INTRODUCTION
H.264/AVC offers much more flexibility on a picture/sequence level in comparison
to prior video standards including coding using hierarchical B pictures (Leontaris
and Cosman, 2007). Hierarchical B pictures play an important role in both
traditional video coding and multi view video coding (MVC), because they have
the benefit of significantly improved rate distortion efficiency besides providing
temporal scalability (Winken et al., 2007). The
HHI proposed the reference viewtemporal prediction structure for the standardization
of MVC, wherein hierarchical B pictures are used as basic structure for temporal
prediction (Muller et al., 2006; Merkle
et al., 2007). As efficient compression is essential for the applications
of MVC, many other algorithms were proposed subsequently to achieve even better
compression performance. For example, a method of minimum spanning tree was
proposed by Li et al. (2007) and Kang
et al. (2007), respectively. However, B picture cannot be involved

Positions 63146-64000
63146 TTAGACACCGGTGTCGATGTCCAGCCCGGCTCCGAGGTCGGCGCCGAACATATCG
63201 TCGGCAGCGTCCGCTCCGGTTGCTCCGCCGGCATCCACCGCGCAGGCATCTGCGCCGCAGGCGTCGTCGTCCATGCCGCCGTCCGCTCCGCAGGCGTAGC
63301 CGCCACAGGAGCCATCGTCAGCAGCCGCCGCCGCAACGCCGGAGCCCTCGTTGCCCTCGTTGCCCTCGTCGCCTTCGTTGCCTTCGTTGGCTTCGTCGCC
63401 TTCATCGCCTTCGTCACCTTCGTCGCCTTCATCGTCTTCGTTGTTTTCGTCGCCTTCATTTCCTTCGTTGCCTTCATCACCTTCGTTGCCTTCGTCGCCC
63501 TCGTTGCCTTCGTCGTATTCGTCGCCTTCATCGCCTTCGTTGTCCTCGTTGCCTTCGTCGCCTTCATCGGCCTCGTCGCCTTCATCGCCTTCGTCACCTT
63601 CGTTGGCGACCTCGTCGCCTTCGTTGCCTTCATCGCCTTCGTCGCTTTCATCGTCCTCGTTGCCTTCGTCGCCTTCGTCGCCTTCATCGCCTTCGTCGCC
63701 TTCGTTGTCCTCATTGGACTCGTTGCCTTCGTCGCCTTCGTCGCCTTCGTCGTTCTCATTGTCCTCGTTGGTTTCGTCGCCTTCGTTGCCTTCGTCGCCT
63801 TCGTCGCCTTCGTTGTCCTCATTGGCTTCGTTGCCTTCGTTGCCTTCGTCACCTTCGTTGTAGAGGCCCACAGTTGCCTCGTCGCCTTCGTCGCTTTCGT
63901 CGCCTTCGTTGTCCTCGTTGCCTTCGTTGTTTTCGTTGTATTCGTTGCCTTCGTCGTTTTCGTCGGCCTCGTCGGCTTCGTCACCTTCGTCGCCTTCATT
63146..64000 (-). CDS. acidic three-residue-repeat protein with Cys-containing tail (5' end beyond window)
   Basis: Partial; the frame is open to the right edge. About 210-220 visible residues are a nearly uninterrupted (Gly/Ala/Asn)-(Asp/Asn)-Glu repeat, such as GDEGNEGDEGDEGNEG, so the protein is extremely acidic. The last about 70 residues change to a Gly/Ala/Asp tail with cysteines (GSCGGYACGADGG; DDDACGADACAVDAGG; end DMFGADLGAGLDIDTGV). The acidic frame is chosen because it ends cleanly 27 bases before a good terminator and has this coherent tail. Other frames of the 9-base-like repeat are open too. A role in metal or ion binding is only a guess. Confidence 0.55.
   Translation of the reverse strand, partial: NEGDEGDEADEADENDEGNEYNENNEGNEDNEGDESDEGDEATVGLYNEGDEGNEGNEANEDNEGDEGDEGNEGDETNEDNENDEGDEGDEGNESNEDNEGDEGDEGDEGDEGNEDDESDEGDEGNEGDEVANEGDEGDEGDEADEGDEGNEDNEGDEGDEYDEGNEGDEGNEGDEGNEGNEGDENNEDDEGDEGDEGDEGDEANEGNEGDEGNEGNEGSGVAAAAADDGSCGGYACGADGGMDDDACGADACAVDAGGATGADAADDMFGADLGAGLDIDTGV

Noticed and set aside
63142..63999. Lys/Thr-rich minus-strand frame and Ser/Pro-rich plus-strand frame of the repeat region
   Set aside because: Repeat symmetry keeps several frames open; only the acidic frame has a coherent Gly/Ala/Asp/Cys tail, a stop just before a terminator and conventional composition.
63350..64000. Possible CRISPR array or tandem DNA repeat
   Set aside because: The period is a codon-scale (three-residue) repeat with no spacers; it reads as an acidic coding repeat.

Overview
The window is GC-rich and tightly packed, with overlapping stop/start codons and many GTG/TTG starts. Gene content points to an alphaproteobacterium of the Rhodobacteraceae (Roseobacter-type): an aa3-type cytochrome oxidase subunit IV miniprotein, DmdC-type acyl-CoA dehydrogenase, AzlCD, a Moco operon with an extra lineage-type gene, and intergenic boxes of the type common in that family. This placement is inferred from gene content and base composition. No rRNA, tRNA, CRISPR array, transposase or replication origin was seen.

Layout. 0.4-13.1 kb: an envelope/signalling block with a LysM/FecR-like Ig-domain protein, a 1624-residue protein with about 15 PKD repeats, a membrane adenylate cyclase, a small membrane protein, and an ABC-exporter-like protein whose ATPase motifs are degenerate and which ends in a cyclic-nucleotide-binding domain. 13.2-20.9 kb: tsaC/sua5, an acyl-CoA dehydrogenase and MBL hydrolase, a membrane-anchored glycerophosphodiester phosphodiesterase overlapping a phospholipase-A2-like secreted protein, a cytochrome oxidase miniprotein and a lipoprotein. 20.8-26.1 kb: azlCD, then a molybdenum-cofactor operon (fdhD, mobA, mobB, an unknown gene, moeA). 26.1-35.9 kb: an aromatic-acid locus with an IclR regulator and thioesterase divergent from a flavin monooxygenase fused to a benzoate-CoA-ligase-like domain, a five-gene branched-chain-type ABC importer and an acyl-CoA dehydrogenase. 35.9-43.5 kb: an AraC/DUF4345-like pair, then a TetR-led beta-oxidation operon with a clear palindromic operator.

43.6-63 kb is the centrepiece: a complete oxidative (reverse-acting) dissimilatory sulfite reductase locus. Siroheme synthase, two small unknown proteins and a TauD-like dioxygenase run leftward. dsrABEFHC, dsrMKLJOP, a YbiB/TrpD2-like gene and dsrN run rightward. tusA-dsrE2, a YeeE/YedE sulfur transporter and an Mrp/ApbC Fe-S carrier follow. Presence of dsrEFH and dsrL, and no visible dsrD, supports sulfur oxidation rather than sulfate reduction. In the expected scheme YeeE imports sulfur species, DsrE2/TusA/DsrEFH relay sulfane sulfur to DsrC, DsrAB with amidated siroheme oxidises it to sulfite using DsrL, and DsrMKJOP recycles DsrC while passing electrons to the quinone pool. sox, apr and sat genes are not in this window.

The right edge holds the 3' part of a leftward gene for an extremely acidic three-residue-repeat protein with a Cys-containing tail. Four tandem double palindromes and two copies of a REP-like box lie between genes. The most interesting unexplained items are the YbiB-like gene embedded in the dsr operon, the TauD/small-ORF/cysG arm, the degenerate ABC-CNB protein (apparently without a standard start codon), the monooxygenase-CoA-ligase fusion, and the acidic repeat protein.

in their prediction structures because it would yield loops. Park
et al. (2008) proposed a temporal hierarchical B prediction structure,
aiming to minimize the average reference distances. However, as the experimental
results reveal, the sum of reference distances is not a proper index of coding
efficiency of B pictures. Therefore, further studies are still necessary to
establish a reasonable model for prediction structure including B picture. With
respect to the quantitative evaluation of prediction structures, Chen
et al. (2007) and Liu et al. (2007)
presented a normalized exponential factor model for multihypothesis prediction.
However, the nonlinear model will bring high complexity in estimation procedure
and difficulty in implementation, which is not suitable for practical applications.
In
this study, a novel model is proposed to analyze the performance of hierarchical
B pictures by mapping them to directed trees. The directed trees have some interesting
traits that are helpful to the research on the following two problems: (1) the
quantitative evaluation of compression efficiency and random access ability
and (2) search for the optimal prediction structure. For the evaluation of compression
efficiency, a linear model is presented. This model dovetails well with the